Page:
This is the place for ‘social distancing’

By Jared Blackley

I’s not until the trail turns and the famous narrow rock fin of Angel’s Landing comes into view—approximately 35 miles into our hike—that we realize just how few people we’ve seen over the past three days. Dozens of hikers are now scrambling up the crux in front of us; dozens more are making their way back down. Hundreds more are somewhere on the trail.

More than 4.3 million nature lovers descend upon Zion National Park each year, making it almost impossible to experience the solitude and stillness of wilderness. However, after a couple of friends and I discovered the Zion Traverse hike, we found these qualities in abundance.

The traverse, located near Kanarraville is actually a series of interconnected trails that run almost 50 miles from Lee Pass in the Kolob Canyons to Zion’s East Rim Trailhead (or vice-versa, depending on your preference). Navigating the trails is easy. But the logistics of the hike, usually done between April and September, can be complicated.

There are, for instance, few reliable water sources along the way. What few springs there are may dry up. One solution is stashing one gallon of water per person near the Connector Trail or Wildcat Canyon Trailhead before you begin the hike. Just make sure to write something on the container, such as “Don’t drink this water—I need it to survive.”

And always inquire with the visitor center when you pick up your permit about the flow status of springs along the way.

Getting a permit is a competitive process. You’ll need at least two campsite reservations: one for the Kolob Canyons and another for the West Rim. Reservations can be made online—beginning at 10 a.m.—on the fifth day of the month, two months prior to the month of your hike. For example, permits for June become available on April 5. If you plan to book your permits online, secure the more popular West Rim campsite first, as there are only four campsites per night that can be reserved online. They will be gone by 10:05 a.m.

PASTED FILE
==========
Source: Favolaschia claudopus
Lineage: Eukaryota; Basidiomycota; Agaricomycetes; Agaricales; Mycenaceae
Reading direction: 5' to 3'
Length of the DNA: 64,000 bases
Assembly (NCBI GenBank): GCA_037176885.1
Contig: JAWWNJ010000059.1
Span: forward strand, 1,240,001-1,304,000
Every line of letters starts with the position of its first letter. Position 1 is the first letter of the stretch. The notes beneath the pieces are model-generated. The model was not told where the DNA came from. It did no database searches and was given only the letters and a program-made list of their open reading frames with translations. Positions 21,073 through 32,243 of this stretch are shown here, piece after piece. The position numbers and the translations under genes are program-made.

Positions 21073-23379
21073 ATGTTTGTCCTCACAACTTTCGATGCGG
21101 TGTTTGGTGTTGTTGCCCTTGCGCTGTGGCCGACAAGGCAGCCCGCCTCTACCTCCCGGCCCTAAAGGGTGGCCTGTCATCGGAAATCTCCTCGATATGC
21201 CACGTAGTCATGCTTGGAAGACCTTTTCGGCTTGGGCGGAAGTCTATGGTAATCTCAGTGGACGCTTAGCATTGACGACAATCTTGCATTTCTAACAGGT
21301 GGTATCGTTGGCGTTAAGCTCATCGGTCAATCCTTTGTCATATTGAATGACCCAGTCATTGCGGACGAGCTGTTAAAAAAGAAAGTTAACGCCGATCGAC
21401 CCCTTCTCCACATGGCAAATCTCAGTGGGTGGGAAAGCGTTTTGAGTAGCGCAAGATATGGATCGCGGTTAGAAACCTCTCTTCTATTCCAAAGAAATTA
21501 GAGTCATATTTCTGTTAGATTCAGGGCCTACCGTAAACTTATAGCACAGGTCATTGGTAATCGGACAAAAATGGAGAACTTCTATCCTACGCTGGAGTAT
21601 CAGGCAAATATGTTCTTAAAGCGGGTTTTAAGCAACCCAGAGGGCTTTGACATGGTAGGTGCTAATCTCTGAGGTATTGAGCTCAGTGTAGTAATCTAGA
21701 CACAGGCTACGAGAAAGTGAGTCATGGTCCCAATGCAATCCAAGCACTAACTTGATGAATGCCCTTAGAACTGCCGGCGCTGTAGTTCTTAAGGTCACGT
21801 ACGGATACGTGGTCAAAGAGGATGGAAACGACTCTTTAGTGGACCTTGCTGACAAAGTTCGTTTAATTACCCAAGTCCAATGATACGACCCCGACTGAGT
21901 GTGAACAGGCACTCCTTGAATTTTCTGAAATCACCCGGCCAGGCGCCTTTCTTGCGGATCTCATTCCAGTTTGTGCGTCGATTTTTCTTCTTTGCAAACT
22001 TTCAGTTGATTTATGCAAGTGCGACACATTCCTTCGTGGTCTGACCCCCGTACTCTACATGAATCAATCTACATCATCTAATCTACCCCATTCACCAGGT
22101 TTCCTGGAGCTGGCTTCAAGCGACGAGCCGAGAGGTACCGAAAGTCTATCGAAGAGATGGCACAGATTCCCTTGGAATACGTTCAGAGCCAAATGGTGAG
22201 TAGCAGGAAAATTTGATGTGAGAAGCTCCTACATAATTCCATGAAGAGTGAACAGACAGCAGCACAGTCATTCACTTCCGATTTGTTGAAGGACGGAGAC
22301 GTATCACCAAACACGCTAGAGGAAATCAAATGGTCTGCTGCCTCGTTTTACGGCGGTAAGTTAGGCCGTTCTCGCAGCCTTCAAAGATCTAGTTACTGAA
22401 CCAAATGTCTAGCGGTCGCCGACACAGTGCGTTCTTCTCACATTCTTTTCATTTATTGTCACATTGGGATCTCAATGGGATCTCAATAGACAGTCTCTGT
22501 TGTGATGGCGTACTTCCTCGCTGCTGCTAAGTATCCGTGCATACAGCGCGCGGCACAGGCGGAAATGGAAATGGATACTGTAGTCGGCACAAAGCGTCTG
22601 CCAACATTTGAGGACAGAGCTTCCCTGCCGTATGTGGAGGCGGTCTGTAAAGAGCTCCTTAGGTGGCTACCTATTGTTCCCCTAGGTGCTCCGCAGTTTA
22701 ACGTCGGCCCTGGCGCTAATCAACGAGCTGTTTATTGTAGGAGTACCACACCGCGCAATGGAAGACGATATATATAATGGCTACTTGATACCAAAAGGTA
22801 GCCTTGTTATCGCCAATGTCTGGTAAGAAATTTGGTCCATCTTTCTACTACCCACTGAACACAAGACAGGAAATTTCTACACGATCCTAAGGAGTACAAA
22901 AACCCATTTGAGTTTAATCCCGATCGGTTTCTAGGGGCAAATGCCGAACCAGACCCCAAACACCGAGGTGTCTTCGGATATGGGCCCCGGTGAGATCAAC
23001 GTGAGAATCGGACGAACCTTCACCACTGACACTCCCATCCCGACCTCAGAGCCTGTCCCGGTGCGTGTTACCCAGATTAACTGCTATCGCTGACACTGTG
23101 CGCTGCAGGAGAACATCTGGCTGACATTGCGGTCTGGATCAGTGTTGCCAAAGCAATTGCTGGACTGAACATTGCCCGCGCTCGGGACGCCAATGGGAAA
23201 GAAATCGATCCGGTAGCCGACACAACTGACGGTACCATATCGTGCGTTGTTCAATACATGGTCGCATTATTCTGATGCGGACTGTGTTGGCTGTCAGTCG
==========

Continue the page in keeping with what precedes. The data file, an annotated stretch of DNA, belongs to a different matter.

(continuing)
If you aren’t fortunate enough to secure reservations online, you can book them in person the day before the start of your trip. Because there are only five in-person campsite reservations available for the West Rim, it’s best to be at the visitor center before it opens.

Be prepared to adjust your schedule, if necessary, as there will be others trying to secure permits the same day. Therefore, you may need to spend two nights in Kolob Canyons in order to secure a campsite on the West Rim.

Once we had our permit, we set out from Lee Pass on a sunny morning in early May. Patches of snow are still visible on the basaltic caps at the top of the breathtaking Finger Canyons. We follow Timber Creek south for approximately 3 miles, slowly descending to La Verkin Creek, where the trail turns east. The first few miles of any long backpacking trip are filled with laughter, conversation and excitement, but a rhythm soon sets in. The final 3½ miles to the camp are usually hiked in silence.

Unless you’re spending two nights in Kolob Canyons, try to book a campsite numbered from 7 to 11, as the other sites are far from where the La Verkin Creek Trail meets the Hop Valley Trail.